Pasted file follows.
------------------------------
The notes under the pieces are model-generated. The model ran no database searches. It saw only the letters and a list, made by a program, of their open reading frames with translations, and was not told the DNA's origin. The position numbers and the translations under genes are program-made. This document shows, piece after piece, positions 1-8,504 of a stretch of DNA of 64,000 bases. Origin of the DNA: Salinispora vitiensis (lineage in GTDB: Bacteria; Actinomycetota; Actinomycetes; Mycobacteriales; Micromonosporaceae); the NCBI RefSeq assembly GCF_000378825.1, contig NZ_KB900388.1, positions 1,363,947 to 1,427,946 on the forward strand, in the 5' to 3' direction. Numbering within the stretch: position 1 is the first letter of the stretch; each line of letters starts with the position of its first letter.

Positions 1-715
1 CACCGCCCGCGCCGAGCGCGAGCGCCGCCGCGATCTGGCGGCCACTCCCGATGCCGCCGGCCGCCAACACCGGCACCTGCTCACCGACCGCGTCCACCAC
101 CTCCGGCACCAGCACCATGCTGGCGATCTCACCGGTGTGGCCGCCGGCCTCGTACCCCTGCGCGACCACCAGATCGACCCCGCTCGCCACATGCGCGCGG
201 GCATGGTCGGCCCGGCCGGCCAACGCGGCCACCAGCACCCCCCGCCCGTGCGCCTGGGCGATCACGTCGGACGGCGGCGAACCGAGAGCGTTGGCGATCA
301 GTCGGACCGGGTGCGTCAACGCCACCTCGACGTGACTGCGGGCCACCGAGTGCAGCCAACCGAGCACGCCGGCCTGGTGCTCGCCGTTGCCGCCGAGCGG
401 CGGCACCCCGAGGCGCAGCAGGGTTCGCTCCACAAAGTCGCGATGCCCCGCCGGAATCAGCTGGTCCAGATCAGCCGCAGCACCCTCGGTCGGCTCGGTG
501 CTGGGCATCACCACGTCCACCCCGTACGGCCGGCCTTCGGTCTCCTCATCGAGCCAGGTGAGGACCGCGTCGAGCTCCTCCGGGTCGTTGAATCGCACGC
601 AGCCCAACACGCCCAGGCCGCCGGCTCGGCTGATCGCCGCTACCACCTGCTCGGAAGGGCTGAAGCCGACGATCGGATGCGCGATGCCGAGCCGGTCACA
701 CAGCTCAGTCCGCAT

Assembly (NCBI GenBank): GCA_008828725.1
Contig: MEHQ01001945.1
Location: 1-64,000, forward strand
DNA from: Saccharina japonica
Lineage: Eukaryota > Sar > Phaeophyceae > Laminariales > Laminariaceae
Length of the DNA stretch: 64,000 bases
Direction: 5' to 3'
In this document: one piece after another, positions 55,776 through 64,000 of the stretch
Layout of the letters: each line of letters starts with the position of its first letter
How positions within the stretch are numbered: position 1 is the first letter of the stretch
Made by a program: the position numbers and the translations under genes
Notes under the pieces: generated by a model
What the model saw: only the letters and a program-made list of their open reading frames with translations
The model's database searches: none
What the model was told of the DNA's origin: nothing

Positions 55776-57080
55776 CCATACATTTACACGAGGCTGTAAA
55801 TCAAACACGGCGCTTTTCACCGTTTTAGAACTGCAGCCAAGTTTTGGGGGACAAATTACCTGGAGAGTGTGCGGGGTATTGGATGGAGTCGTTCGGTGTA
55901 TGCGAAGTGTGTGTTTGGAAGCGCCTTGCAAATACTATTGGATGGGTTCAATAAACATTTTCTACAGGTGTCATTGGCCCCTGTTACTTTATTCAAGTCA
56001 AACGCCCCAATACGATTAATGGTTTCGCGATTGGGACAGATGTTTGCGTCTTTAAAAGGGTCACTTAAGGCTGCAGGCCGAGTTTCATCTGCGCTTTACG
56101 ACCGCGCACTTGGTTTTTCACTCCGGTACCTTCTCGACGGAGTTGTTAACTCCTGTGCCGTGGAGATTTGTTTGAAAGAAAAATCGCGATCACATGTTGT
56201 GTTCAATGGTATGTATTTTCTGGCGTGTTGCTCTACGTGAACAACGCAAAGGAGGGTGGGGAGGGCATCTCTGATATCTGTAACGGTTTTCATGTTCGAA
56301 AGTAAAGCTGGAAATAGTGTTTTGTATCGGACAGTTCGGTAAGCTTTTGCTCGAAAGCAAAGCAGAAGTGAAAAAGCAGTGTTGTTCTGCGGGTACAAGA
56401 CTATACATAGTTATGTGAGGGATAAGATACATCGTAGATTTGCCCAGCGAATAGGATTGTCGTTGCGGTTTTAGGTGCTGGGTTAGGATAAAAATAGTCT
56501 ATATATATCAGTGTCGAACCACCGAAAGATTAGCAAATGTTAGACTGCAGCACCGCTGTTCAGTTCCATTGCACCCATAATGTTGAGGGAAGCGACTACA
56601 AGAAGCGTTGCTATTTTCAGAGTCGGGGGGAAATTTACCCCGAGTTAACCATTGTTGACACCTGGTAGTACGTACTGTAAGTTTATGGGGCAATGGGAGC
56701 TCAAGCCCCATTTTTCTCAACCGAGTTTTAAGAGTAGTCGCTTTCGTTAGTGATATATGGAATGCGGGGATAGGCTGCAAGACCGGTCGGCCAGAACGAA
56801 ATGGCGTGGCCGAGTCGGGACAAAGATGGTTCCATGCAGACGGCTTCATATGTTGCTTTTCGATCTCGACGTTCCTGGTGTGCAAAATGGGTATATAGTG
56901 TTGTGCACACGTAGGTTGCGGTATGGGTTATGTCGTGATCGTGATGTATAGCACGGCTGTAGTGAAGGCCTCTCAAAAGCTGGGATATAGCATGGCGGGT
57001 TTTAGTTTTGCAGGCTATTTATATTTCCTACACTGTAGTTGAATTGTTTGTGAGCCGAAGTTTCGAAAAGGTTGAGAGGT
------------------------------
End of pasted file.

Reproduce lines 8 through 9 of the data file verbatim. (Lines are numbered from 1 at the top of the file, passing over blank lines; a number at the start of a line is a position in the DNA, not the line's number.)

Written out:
501 CTGGGCATCACCACGTCCACCCCGTACGGCCGGCCTTCGGTCTCCTCATCGAGCCAGGTGAGGACCGCGTCGAGCTCCTCCGGGTCGTTGAATCGCACGC
601 AGCCCAACACGCCCAGGCCGCCGGCTCGGCTGATCGCCGCTACCACCTGCTCGGAAGGGCTGAAGCCGACGATCGGATGCGCGATGCCGAGCCGGTCACA